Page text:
ACCOUNTABILITY – and why I don’t like it

Oxford English Dictionary definition :- accountable – required or expected to justify actions or decisions.

1. used by leaders to justify taking decisions which the people they are leading do not agree with.

They use the idea of “being accountable” to some people outside the church/organisation and argue,

“Because I am accountable to them, I am right in taking this course of action – and am not answerable to you.”

I have found that leaders use this when they are taking a course that they have chosen without the agreement of those they are leading.

I can think of three major leaders I have known who have gone wrong in different ways who have used this as justification for their actions –e.g. one in a disagreement said that he was accountable not to the others in leadership in the fellowship but to some senior leaders elsewhere

Another stressed publicly that he was accountable – the people he said he was accountable to were church leaders all external to the church, and he as a matter of course refused to justify or moderate his actions in relation to the people in the congregation.

Another leader who went wrong in a major way also used to stress how he was accountable to a group of people, when in reality he was using their names to give him credibility in what he was doing.

So if anyone says to me “I am accountable to…..” in this way, I wonder why they are trying to hide, I doubt the reality of such accountability, I would want to ask when they have ever been corrected by those they say they are accountable to, and who else they allow to talk to those they are accountable to about their actions and decisions.

 Much of the so-called accountability of “boards of reference” and suchlike are not actually accountability (whether that accountability should be seen as good or bad), but are rather a using of people’s names and approval to influence others positively in relation to the leader.

2. used by leaders e.g. church leaders to get their people to do what they want them to do.

“I am your leader therefore you are accountable to me”

This is religious control and has the habit of creeping into church relationships – right the way from the old Catholic idea of, “The priest has the Bible – not you – you do what he says”; through to the more recent “heavy shepherding” of one sort or another in new charismatic churches in recent decades, where leaders dictated family, lifestyle, monetary choices for their people.

The best quote I have heard on this area was from an African London church leader –(I think it was Tayo Adeyemi) who said, “Leaders are not given to tell us what to do, but to help us get to know God better.”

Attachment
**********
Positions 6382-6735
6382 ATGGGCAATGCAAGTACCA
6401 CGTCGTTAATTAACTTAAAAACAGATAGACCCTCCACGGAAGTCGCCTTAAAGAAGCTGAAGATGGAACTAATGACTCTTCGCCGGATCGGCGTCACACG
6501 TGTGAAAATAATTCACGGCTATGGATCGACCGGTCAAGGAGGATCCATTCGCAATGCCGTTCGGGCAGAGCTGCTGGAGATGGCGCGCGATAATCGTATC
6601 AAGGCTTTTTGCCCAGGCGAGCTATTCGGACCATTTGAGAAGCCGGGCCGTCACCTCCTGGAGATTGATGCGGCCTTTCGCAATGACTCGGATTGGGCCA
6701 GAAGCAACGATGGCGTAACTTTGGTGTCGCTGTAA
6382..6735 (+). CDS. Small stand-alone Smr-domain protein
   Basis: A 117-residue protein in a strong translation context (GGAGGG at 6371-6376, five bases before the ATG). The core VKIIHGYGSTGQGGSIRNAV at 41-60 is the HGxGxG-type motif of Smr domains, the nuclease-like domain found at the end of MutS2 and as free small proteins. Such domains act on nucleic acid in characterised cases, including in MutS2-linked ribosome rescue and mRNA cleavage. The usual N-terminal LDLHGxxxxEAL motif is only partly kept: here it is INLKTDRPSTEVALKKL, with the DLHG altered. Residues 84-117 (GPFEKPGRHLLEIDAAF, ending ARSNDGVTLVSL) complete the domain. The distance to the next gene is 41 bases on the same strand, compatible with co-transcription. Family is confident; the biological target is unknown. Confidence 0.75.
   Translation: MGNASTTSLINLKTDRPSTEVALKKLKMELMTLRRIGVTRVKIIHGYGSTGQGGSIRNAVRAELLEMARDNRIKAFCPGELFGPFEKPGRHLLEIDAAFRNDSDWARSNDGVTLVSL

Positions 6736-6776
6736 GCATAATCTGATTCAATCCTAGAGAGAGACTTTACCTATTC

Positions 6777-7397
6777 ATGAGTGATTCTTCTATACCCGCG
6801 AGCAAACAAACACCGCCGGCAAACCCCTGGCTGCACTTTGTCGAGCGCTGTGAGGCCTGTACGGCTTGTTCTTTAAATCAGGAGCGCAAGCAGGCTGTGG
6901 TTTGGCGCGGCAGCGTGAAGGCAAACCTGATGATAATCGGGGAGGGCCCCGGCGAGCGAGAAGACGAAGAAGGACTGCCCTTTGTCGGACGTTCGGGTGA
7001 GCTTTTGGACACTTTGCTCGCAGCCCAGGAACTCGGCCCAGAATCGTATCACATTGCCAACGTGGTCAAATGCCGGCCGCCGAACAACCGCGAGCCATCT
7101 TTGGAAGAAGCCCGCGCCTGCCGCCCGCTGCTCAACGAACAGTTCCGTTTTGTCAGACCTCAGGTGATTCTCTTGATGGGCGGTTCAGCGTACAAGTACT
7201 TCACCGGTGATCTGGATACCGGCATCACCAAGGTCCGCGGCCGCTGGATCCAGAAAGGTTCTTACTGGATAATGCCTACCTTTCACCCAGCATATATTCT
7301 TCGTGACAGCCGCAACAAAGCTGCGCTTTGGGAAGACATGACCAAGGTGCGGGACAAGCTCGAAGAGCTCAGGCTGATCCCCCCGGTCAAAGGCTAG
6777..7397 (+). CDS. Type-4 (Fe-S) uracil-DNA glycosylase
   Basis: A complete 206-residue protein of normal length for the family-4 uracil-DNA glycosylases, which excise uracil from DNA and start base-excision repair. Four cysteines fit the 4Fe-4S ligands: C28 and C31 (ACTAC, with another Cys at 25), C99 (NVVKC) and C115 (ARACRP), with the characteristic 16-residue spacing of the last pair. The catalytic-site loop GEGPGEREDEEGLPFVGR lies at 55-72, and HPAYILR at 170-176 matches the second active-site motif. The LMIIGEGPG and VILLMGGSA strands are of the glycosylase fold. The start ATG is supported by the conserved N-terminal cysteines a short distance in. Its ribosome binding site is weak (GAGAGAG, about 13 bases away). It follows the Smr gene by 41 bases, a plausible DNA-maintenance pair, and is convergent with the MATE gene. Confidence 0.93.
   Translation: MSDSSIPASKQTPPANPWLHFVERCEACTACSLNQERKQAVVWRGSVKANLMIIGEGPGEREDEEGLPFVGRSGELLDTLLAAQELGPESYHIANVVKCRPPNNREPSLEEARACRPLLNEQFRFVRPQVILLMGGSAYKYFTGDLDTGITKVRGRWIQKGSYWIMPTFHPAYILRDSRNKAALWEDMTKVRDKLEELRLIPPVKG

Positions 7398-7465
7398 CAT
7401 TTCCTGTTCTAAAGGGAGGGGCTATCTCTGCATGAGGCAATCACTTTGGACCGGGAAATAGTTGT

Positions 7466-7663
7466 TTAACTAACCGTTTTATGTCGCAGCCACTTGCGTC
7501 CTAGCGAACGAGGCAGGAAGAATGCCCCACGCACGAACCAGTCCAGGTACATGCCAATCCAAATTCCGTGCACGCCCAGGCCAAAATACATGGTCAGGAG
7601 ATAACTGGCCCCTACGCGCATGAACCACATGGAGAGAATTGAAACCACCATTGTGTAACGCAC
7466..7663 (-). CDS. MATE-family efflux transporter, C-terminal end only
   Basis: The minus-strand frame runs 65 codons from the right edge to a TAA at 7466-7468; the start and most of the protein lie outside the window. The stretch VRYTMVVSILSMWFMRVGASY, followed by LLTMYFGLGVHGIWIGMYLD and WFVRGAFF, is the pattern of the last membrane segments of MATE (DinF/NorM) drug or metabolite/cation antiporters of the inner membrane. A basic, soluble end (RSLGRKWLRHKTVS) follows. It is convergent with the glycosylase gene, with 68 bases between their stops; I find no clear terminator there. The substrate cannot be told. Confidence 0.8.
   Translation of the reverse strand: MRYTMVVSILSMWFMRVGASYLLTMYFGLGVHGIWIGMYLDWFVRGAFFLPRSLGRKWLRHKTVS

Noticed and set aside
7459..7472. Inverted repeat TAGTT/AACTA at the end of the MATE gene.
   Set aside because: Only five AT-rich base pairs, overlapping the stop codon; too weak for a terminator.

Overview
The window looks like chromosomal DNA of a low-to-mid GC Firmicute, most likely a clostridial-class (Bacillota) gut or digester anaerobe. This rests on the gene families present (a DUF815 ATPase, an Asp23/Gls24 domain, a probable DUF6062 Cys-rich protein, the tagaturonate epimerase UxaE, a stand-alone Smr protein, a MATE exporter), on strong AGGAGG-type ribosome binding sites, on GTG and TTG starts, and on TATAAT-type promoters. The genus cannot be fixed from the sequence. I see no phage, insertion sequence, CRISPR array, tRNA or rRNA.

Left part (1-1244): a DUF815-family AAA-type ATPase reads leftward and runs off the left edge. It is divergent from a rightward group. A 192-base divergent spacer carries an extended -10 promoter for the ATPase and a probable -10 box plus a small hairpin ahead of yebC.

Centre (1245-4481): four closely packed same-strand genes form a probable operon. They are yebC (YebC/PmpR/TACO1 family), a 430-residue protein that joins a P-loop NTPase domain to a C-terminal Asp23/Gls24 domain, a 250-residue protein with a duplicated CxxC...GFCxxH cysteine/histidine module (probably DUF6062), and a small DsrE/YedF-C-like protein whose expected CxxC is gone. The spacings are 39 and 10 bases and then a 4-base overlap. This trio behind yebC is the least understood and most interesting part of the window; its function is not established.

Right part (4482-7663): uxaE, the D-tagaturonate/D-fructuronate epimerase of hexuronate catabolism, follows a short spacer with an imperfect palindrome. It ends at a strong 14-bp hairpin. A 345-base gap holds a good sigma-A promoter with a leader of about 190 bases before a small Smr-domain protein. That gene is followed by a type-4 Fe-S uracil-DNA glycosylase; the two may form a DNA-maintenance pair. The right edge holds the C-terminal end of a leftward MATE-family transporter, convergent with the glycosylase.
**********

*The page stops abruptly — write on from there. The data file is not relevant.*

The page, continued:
None of the church gifts – apostle, prophet, evangelist, pastor, teacher imply or suggest a relationship in which others have to justify their actions of decisions to these people, but rather that these “leaders” have a responsibility to fulfil for the sake of others.

3. used by people e.g. church members who seek to be, or agree to be accountable to a church leader. that is to be required or expected to justify their actions or decisions to them.

At the root of this is what my brother Ian used to say, “Everybody (or most people?) wants to have a priest.” – that is somebody else to make the decisions for me, to do things instead of me.

So instead of leaders performing a proper priestly function of teaching God’s ways and leading people into developing their personal direct relationship with Father, Jesus and the Holy Spirit, they become priests who in some way replace the person’s personal relationship with God with a personal relationship with themselves as a go-between.

This also breeds a dependence on the “priest”, an immaturity in the person, and a transfer of decision-making from personal responsibility to the advice/decisions of another.

How much has gone wrong because we have said, “We are doing this because this is what the church leaders have decided – and we are accountable to them”

“Submit to your elders” and all that.

In my early days, in struggling with this verse and seeking to be true to it and to God’s call on my life, I eventually realised that submitting to elders does not mean only doing things which they agree with (which is how some would term being accountable to them), but rather taking care not to do anything which usurps their position and responsibilities as elders. These responsibilities biblically are tending the flock – making sure they are provided with enough good food and water, protecting them from attack, being prepared to lay down their lives for the sheep, and “not lording it over those entrusted to you” 1Peter 5v3. Might one say, “not putting them in a relationship to you in which you make them accountable to you.” ?

4. used by people who want another’s input into their spiritual life – having someone as a “spiritual director” to whom they agree to be “accountable”.

This bothers me. However useful it is to have someone to talk with openly about issues of life, and to get their wisdom and counsel, the idea of having a spiritual director is one that tends again to an abdication of personal responsibility – am I only going to do the things that my spiritual director agrees with? While it may be portrayed as a brave and challenging relationship – and it no doubt can be, in sharing openly with someone on a deep level in honesty, it also has the “comfort” of someone else having to come up with the answers to my problems and telling me what to do – and therefore being the one who carries responsibility instead of me, and whose approval or disapproval governs my decisions.